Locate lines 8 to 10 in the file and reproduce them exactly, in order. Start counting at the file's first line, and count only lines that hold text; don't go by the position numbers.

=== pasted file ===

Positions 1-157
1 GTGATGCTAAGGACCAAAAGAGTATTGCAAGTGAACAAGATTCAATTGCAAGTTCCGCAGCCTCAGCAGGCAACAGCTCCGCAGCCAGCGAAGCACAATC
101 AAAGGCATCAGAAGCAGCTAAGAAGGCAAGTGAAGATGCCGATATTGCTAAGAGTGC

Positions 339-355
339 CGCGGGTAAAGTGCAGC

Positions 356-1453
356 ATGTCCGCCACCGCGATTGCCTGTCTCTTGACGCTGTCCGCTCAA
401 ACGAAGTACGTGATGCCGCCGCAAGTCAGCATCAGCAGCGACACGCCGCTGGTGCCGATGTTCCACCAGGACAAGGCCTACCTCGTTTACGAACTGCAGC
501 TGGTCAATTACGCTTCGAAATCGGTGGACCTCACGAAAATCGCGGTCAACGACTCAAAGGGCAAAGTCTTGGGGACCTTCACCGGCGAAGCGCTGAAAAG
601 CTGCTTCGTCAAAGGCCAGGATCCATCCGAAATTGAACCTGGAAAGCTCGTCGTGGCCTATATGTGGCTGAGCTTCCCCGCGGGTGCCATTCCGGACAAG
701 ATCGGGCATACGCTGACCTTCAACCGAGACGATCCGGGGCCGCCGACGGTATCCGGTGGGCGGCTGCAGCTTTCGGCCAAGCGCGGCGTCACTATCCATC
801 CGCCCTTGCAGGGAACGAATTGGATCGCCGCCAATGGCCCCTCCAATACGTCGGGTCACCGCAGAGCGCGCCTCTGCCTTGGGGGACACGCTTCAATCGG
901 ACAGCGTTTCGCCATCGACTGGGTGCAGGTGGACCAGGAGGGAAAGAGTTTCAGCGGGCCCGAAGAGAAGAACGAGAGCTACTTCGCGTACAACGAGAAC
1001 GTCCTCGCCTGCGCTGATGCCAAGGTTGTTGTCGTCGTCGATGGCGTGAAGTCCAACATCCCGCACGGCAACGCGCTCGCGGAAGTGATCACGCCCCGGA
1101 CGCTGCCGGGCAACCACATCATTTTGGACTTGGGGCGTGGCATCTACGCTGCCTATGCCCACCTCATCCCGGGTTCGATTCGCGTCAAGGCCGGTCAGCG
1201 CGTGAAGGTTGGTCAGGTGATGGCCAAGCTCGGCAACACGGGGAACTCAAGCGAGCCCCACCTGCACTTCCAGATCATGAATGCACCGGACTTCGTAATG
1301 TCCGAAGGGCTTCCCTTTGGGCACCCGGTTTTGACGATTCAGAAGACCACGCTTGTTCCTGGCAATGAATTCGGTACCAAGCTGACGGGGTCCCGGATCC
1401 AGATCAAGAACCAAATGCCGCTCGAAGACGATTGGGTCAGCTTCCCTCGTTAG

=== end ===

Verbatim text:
401 ACGAAGTACGTGATGCCGCCGCAAGTCAGCATCAGCAGCGACACGCCGCTGGTGCCGATGTTCCACCAGGACAAGGCCTACCTCGTTTACGAACTGCAGC
501 TGGTCAATTACGCTTCGAAATCGGTGGACCTCACGAAAATCGCGGTCAACGACTCAAAGGGCAAAGTCTTGGGGACCTTCACCGGCGAAGCGCTGAAAAG
601 CTGCTTCGTCAAAGGCCAGGATCCATCCGAAATTGAACCTGGAAAGCTCGTCGTGGCCTATATGTGGCTGAGCTTCCCCGCGGGTGCCATTCCGGACAAG